return "Time: " + (end - start)

Managed Method

I used the JavaScript queue from

function newCreateObject() {
    var vector = allocateVector();

    return vector;

function newDeleteObject(obj) {

function newInitObjects(bufferSize) {
    queue = new Queue()
    for(i=0; i<bufferSize; i++) {

function allocateVector() {
    var vector
    if(queue.isEmpty()) {
        vector = new Object();
    }else {
        vector = queue.dequeue();

    return vector;

function testNewMM(count) {
    start = new Date().getTime();
    for(i=0; i<count; i++) {
        obj = newCreateObject();
        obj = null;
    end = new Date().getTime();

    return "Time: " + (end - start) + "Vectors Available: " + queue.getLength();
share|improve this question
For lack of time I'll just upvote this answer since the question involved some background research. –  Robin Maben Apr 20 '12 at 21:24

2 Answers 2

up vote 1 down vote accepted

I have never seen such a tool but, in actuality, javascript [almost] never runs independently; it is [almost] always hosted within another application (e.g. your browser). It does not really matter how much memory is associated with your specific data structures, what matters is how the overall memory consumption of the host application is affected by your scripts.

I would recommend finding a generic memory profiling tool for your OS and pointing it at your browser. Run a single page and profile the browser's change in memory consumption before and after triggering your code.

The only exception to what I said above that I can think of right now is node.js... If you are using node then you can use process.memoryUsage().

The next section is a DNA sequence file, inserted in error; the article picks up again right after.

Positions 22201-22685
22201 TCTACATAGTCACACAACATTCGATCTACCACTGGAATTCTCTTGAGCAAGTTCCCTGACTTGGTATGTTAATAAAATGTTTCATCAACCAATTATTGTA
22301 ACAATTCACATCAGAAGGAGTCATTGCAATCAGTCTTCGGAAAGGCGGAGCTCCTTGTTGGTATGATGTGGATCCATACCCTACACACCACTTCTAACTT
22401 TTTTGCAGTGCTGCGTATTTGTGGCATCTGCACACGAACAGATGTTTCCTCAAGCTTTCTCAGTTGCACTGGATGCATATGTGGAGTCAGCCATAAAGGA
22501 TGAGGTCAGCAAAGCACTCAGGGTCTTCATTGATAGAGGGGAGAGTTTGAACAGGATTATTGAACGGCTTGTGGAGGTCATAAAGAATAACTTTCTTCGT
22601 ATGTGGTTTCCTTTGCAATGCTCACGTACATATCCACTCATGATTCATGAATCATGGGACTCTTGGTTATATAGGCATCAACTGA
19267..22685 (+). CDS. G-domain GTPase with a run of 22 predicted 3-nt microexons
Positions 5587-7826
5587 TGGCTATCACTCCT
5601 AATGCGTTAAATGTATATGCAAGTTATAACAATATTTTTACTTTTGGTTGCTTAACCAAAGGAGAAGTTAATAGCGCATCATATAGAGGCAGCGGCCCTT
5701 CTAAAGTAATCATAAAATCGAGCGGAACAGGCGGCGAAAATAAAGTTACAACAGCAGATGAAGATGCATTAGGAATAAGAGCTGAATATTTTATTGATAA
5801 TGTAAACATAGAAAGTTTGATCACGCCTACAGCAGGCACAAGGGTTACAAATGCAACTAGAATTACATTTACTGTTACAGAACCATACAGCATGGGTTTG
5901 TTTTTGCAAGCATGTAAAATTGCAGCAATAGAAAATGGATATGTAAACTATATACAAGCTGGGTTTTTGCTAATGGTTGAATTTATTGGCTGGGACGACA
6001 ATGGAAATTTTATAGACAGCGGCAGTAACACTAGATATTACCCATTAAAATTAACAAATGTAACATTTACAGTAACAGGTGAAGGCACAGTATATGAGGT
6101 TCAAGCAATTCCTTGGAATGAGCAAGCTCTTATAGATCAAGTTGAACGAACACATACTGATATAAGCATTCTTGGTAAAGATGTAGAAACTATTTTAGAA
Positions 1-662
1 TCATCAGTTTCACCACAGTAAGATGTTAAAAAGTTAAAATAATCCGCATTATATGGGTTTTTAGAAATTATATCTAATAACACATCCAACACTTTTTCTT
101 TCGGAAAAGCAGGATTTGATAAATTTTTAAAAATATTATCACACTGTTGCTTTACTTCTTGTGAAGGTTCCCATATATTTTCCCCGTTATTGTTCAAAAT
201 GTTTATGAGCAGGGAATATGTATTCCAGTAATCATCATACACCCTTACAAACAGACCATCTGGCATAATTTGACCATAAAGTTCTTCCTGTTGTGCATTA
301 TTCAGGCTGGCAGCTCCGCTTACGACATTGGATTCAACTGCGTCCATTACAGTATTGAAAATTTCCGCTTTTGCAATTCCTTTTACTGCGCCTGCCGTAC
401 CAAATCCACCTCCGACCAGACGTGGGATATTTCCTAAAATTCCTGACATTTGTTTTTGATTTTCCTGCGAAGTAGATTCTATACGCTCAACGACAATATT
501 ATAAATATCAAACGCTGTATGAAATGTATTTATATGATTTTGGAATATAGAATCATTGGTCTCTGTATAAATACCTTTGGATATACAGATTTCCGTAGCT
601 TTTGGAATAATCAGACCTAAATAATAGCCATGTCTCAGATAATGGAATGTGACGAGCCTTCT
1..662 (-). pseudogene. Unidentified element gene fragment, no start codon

Edit: Oooo... After some searching, it appears that Chrome has some sweet tools as well. (+1 for Michael Berkompas). I still stand by my original statement, that it is actually more important to see how the memory usage of the browser process itself is affected, but the elegance of the Chrome tools is impressive.

share|improve this answer
I thought about profiling the whole application, but hoped it would not come to that. I like the idea to use process.memoryUsage() from node.js. –  James Apr 20 '12 at 21:35
It is probably obvious, but every javascript engine will show different results. Node.js uses V8 (the same engine as Chrome) but Firefox, Safari and IE will all use different js engines. If you want real-world results then real-world conditions are the best way to test. Good luck! –  Prestaul Apr 20 '12 at 21:46

The chrome inspector has a decent javascript profiling tool. I'd try that...

share|improve this answer
Tip : Try to use as little anonymous functions as possible. Helps while glancing through the profiled data. –  Robin Maben Apr 20 '12 at 21:27
Yeah, I love Chrome inspector. However, it really only profiles well for timing. –  James Apr 20 '12 at 21:32
@James, Chrome has two sweet tools for memory profiling... Take a look at the "Timeline" tab (select "Memory" then hit the record button at the bottom) and the "Profiles" tab (select "Take Heap Snapshot" then start). –  Prestaul Apr 20 '12 at 21:48